How Running with My Boyfriend Changed the Way I Think About Exercise

I was treating life like an endless marathon of delayed gratification that never came.

When I was 7, my dad started preparing my brother and me for our elementary school's annual 5K. He'd drive us to the high school track and time us as we circled it, critiquing our strides, arm motions, and dwindling paces toward the end.

When I won second place in my first run, I cried. I watched my brother throw up as he crossed the finish line and deemed myself lazy for failing to reach that point of utter exhaustion.

Photo: Suzannah Weiss.

Years later, my brother would win college crew competitions by rowing until he vomited, and I'd collapse on the tennis court after taking to an extreme my dad's advice to "be tough," assuming it would be weak to stop. But I also went on to graduate from college with a 4.0 GPA and become a successful professional writer.

Running took a backseat until later in my 20s when I moved in with my boyfriend and we established post-work jogs around our neighborhood. But, here's the thing: He drove me insane because he would always stop when he got tired. Wasn't the whole point of exercise to push your body's limits? I'd run ahead then circle back to meet him-God forbid my feet actually stopped moving. (This kind of all-or-nothing mentality is actually not the best running technique either. Learn more about why you should train for total exercise time, not for speed or distance.)

I started to notice these mentality differences in our lifestyle habits, too. When we would work from home together, he'd retreat to the couch when he needed a break, and I'd grow furious. What was he thinking? Didn't he know these needless breaks would just prolong his workday?

One day, he tried to rope me into a cuddle during his couch time. "I try not to take breaks because then I get work done faster," I said.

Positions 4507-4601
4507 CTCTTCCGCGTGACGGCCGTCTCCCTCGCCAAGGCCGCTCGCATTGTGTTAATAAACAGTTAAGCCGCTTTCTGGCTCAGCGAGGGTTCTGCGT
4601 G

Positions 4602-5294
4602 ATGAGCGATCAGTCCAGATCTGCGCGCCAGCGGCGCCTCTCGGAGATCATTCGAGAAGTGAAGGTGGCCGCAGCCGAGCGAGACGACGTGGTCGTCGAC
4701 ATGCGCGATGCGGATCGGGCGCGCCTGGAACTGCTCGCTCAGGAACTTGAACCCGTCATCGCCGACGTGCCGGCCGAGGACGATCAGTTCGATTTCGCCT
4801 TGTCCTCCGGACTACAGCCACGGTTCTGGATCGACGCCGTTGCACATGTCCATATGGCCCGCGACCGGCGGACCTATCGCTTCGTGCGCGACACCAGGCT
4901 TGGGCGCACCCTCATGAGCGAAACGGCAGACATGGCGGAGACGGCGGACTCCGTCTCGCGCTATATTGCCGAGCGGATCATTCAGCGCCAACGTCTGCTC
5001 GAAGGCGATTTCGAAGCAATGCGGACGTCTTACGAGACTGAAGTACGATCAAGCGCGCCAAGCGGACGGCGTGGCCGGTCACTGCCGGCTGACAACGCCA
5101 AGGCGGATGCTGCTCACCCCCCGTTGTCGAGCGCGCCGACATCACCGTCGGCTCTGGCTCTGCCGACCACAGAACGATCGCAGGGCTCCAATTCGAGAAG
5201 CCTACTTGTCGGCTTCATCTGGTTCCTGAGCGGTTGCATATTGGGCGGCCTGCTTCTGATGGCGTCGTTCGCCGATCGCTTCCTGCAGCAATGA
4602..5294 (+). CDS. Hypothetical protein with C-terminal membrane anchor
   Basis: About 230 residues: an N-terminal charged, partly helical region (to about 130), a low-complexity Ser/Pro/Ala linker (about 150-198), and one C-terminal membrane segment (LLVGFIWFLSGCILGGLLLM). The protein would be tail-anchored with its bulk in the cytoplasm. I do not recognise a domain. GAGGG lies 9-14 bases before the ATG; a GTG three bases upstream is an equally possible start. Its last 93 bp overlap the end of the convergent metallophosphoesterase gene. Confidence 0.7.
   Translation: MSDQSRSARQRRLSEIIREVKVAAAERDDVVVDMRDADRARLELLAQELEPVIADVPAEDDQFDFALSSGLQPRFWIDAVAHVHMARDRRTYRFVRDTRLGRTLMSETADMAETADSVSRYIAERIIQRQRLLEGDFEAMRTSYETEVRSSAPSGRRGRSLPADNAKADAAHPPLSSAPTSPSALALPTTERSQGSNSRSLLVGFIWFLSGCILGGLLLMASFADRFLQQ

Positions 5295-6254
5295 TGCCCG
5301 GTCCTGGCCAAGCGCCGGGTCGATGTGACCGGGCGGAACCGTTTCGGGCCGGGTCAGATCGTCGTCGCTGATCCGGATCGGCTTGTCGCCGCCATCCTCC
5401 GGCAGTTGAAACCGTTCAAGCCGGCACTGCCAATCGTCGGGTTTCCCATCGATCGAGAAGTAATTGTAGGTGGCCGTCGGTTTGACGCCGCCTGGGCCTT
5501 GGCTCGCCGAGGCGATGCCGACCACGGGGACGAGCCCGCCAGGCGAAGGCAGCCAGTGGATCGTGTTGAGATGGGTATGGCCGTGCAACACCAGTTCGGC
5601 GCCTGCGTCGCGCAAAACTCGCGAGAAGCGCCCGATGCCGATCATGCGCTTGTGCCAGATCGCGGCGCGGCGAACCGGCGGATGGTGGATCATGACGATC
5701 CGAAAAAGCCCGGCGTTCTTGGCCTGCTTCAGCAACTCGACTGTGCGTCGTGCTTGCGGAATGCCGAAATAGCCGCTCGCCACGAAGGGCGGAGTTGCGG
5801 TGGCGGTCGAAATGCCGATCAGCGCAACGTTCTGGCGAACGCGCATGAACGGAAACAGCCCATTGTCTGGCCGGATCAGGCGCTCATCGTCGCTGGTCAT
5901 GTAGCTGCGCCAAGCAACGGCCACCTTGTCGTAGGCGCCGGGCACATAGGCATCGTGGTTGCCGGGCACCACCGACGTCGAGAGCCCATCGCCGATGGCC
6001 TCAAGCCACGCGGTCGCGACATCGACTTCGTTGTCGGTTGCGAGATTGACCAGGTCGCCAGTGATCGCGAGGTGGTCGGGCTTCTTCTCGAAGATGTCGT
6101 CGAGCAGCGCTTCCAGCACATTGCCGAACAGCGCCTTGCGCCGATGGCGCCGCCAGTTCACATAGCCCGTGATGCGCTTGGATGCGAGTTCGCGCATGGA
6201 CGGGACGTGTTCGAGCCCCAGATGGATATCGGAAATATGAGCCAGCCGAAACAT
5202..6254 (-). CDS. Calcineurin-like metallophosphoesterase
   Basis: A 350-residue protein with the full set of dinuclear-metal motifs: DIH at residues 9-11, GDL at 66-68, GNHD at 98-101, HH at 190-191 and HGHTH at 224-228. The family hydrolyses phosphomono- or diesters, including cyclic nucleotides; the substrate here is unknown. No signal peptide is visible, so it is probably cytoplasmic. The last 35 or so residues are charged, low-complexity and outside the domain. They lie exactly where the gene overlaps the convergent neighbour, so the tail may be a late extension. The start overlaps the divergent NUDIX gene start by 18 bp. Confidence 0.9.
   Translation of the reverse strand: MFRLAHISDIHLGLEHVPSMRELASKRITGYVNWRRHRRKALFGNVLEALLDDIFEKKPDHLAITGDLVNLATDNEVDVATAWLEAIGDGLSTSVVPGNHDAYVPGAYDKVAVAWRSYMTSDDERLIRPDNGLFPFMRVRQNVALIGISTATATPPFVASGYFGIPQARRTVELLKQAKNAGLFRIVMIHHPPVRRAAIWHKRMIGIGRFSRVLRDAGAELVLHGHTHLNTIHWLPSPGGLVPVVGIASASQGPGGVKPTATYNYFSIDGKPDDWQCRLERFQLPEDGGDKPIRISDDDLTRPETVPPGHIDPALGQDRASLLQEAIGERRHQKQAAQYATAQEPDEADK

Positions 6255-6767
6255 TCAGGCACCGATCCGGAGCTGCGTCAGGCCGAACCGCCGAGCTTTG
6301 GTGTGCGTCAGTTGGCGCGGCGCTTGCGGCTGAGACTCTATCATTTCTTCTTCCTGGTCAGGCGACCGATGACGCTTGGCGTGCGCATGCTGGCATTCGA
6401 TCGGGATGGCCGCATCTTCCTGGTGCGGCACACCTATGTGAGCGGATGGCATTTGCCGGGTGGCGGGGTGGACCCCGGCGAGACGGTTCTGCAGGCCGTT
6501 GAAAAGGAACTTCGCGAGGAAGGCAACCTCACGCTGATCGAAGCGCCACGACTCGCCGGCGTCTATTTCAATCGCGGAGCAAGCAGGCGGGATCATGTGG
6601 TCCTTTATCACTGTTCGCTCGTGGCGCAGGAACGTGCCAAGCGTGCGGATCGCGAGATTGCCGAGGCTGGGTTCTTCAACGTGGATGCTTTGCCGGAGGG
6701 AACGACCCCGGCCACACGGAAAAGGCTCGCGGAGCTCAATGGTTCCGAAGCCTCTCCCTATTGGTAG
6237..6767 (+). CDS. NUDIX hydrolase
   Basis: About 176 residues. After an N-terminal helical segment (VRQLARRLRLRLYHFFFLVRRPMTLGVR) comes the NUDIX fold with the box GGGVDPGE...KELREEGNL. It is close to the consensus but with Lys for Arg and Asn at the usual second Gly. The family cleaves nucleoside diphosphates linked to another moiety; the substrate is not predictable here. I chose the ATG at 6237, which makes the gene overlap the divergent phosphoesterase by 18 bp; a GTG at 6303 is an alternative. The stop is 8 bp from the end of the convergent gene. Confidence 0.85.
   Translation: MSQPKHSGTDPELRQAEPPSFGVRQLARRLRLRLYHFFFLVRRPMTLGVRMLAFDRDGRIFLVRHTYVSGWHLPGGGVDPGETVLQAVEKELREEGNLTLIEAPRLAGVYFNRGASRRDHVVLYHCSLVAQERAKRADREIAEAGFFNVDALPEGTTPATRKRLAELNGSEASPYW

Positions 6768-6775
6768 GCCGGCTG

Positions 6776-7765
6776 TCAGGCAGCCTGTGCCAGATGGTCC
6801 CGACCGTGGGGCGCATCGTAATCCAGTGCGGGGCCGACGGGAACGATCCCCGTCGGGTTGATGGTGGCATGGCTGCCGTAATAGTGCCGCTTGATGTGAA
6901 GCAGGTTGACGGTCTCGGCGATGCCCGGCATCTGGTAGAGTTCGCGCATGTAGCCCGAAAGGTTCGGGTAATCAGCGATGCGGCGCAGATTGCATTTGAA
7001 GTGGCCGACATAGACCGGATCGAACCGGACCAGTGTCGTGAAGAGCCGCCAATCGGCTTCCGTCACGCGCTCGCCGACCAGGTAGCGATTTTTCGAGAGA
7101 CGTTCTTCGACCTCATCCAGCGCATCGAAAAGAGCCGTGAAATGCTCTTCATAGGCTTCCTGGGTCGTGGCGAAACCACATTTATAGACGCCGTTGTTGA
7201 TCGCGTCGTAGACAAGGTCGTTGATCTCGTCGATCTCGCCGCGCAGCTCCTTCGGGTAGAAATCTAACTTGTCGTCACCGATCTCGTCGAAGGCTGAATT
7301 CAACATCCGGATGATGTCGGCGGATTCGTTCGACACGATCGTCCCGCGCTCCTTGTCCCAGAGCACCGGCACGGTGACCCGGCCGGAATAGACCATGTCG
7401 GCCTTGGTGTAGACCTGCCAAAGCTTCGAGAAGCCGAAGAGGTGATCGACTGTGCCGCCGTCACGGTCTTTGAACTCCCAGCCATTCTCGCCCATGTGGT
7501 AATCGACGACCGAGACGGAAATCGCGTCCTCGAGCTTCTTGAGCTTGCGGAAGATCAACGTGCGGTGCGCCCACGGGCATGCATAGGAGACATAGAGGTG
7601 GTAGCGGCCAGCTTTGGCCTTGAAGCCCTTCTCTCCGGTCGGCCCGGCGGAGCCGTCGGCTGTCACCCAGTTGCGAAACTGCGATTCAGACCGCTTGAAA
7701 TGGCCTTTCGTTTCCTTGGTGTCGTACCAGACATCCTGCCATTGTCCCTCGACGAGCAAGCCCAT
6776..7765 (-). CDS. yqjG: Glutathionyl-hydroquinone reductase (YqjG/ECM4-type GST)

"I try to take breaks because then I enjoy life more," he shot back.

Admittedly, my first thought was what is that going to get you? But then I said to myself, enjoying life-what a concept.

My version of enjoying life had always been pushing hard to get work (or workouts) done faster to have more free time afterward-like my dad taught me. But, if I'm being honest, I'd just use that "free" time to do more work. Figuratively (and sometimes literally) while my boyfriend did sprint intervals, I was over there running a marathon of delayed gratification that never came.

During a run one weekend afternoon, I grew so frustrated with his stopping-and-going that I asked, "What are you hoping to gain from taking breaks?"

"I don't know," he shrugged. "What are you hoping to gain from running nonstop?"

"Exercise," I said. A more honest answer would've been: The need to throw up or collapse. The sense of accomplishment that comes along with that.

My not-so-subtle coaching was pointless, and I saw that. He wasn't training for anything. He was just trying to enjoy the spring sunshine-and I was ruining his enjoyment. (

Maybe my self-directed inner critic had grown so hyperactive, I couldn't turn it off around others. Or maybe, telling my partner to approach work, exercise, and life the same way I did was an effort to reassure myself that my approach was valid. But was I really validating myself, or was I validating my dad?

That's when it hit me: The discipline, hard work, and ability to push past the point when you want to stop that my dad instilled in me had gotten me far in my career, but these virtues weren't serving me on my runs. They were making me uptight and obsessive during what was supposed to be a break from the pressures of my workday; a time to relax and clear my head.

While I'm glad my dad taught me that pushing yourself pays off, I've since learned that there are many different definitions of a reward. Exercise is not a success when it's making you physically ill for no purpose. Collapsing doesn't mean you gave more than the person next to you. And that kind of strict mentality doesn't really allow you to enjoy life and enjoy movement.

So I decided to stop turning our running dates into another race training session. I would adopt my boyfriend's style: pausing at the flea market for fresh-squeezed pomegranate juice, lingering underneath a tree for some shade, and picking up ice cream cones on the way home. (

When we returned from our first leisurely run, I apologized to him for my drill-sergeant attitude, telling stories of my short-lived childhood running career. "I think I'm becoming my father," I said.

"So, I get a free trainer," he joked. "That's nice."

"Yeah." I thought about it. "I guess I did, too."

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